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Thread: DVD/CD cleaning

  1. #16
    Gold Lounger Roderunner's Avatar
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    Afraid so, Chuck.
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  2. #17
    3 Star Lounger
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    I read somewhere that sticker or paper label is not advised on DVD disc.
    Caddy-less disc player (with only a slit to push in the disc, most are in cars) would get stuck. The paper causes the jam.
    The caddy-less design depends on the top and bottom roller mechanism to roll the disc in/out. The sticker may get stuck, sort of like paper get stuck on printer roller.

  3. #18
    Silver Lounger Banyarola's Avatar
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    I used Lightscribe, labels and found it was too much trouble and time so I just use a Sharpie now...

    Printing labels was nice but just takes too much time but they come out nice and I have this gadget that centers them on the disk...
    "If You Are Reading This In English, Thank A VET"

  4. #19
    New Lounger
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    Isopropyl alcohol

    Have you tried isopropyl alcohol to remove the marker?

  5. #20
    New Lounger
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    I have never wanted to remove a sharpie label from a disc before but you could try plastic polish like this:

    http://www.meguiars.com/en/automotiv...leaner-polish/

    I know from experience that it does a great job getting scratches out of the playing surface side of the disc. If the ink is just on top and doesn't soak into the substrate then it should take it off or most of it anyway.

  6. #21
    Silver Lounger Banyarola's Avatar
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    I wouldn't use any k9nd of solvent because it may destroy the protective layer that is put on all disks..
    "If You Are Reading This In English, Thank A VET"

  7. #22
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    "RR"
    Just another opinion .... I use a "Sharpie" marking pen (Black) ...When i have to change or reuse the CD\DVD...i take a paper towel with some Isopropyl Rubbing Alcohol (sparingly) and remove the unwanted bit and add the new ...Never had any problems (with the disks) ..Just figured not to get any on the "Data" side...My 2 ˘ Regards Fred
    PlainFred

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  8. #23
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    Methylated spirits works

    I've successfully used methylated spirit (methyl alcohol) a number of times to remove my writing from optical disk labels. It is the solvent used in marker pens (though the purchased fluid has a small amount of other poisons added to try and discourage desperates from drinking it). Works without problem on 'shiny label' disks. Apply with a rag or paper towel, trying to dab rather than rub, so as to ensure none ends up on the playable surface.

    If used on matte-white ('inkjet printable') labels you won't get all a lot of the ink off and will leave an inky cloud of residue, but hey.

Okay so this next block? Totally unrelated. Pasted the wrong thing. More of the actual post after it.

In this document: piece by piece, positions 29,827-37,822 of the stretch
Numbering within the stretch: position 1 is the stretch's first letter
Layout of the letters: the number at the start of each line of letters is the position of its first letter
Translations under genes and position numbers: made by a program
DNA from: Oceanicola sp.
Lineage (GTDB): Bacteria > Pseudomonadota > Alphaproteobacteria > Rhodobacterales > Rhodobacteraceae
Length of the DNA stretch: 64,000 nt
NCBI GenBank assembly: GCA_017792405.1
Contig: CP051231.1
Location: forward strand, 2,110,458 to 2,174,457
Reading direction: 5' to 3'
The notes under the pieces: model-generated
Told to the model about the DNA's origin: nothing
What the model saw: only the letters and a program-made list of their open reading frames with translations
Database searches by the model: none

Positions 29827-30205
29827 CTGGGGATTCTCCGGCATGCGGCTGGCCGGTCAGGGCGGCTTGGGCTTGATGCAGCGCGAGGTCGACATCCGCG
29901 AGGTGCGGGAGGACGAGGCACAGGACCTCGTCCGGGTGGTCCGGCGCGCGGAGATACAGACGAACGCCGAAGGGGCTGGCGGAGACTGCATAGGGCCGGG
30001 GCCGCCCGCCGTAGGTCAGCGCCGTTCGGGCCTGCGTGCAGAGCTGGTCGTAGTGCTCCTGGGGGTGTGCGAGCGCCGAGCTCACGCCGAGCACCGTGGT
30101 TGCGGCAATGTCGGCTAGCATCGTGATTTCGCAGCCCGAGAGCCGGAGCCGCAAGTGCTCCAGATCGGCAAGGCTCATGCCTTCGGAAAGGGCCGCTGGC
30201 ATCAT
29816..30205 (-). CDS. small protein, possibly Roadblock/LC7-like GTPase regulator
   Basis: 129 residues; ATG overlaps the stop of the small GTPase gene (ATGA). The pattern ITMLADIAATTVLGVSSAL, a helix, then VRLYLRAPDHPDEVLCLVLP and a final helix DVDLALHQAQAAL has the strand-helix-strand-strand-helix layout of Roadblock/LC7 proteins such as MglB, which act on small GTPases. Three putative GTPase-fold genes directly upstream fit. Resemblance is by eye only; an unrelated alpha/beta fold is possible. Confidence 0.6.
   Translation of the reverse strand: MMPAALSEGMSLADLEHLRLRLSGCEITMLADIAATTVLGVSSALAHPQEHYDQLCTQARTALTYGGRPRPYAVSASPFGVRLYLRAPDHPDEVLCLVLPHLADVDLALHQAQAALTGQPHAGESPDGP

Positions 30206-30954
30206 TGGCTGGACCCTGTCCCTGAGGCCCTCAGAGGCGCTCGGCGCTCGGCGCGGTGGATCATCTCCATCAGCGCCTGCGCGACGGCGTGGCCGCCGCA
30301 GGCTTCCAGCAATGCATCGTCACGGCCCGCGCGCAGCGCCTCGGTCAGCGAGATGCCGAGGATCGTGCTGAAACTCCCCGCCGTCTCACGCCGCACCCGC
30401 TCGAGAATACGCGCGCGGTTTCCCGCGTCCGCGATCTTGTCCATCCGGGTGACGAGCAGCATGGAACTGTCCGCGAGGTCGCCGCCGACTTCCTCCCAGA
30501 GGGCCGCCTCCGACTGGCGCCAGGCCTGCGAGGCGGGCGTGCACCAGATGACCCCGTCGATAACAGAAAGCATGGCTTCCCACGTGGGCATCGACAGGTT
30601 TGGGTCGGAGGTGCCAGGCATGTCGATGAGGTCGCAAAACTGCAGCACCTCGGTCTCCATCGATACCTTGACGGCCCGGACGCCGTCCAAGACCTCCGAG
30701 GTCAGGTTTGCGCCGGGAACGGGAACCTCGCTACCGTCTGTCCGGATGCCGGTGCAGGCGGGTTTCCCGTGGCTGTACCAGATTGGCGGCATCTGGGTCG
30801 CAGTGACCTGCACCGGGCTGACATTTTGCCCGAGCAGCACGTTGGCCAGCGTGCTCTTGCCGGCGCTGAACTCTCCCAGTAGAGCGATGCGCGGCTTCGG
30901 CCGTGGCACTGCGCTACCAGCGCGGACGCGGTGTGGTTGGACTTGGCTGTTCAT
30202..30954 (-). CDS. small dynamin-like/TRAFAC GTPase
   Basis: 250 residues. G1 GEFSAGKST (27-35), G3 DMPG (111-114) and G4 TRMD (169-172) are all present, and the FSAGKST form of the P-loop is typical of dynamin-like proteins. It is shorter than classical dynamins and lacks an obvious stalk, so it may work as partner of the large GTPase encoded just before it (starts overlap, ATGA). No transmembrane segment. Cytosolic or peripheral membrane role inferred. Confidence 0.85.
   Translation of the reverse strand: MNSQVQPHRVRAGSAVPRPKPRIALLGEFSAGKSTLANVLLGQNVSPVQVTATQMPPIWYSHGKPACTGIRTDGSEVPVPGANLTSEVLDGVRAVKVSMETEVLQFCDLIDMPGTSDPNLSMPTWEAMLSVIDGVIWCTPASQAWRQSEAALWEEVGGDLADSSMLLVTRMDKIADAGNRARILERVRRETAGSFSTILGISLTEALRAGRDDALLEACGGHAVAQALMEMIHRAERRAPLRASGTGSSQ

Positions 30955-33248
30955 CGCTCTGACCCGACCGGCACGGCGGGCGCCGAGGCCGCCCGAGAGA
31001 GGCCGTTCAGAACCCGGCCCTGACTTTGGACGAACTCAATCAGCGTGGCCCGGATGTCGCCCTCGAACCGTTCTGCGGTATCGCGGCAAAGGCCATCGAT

After seeing Fred's recommendation I'd actually go with isopropyl alcohol if you have it and don't mind the extra minor expense, since it will evaporate much faster than methylated spirits. Isopropyl alcohol can be bought as screen or CD/DVD cleaner from CD shops, computer shops etc., which is I suspect purer than the rubbing alcohol bought from a pharmacist.

  9. #24
    New Lounger
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    Take a different colored pen, perhaps? I make a habit of writing on the sleeve I keep them in, and put a code that's on the sleeve and DVD, like M36 (M for movie, let's say) so that if I leave them unsleeved in a big pile - you know the rest. I also flip the liner in plastic cases and write on them.
    If you have different colored blanks, you can add that to the code.
    I also make sure I name them during the burn process, because it's a lot quicker to just ID them by the name in My Computer rather having to frickin open them in explorer, but anyways, that doesn't help the labeling thing.

  10. #25
    3 Star Lounger
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    The correct way to label DVD/CD is write/label first, THEN record. This is very important for reliable backup.

    If label writing causes damages, the error correction during burning will remedy it. If you label after burning, the damage maybe too much for error correction.

    But why the hassle? Soft tip marker will do 99.99% of the time.

    [In quality control experiment, even a very slightly marked disc will affect the recording quality. The 'impression' goes all the way to the other side and it shows. The sharper the writing tool, say, a sharp pencil (used as a control), the higher the effect. Remember, we are talking about tiny tiny micro size 'mirrors'. A slight pressure on the 'mirror' changes it reflectivity quality.]

    That said, it is for knowledge only. Today, reliability is very high. Use a soft tip pen is good enough. I even use 'hard' felt tip marker (but write softly!). Has no ill effect. As usual, the escape clause: Do it at your own peril.

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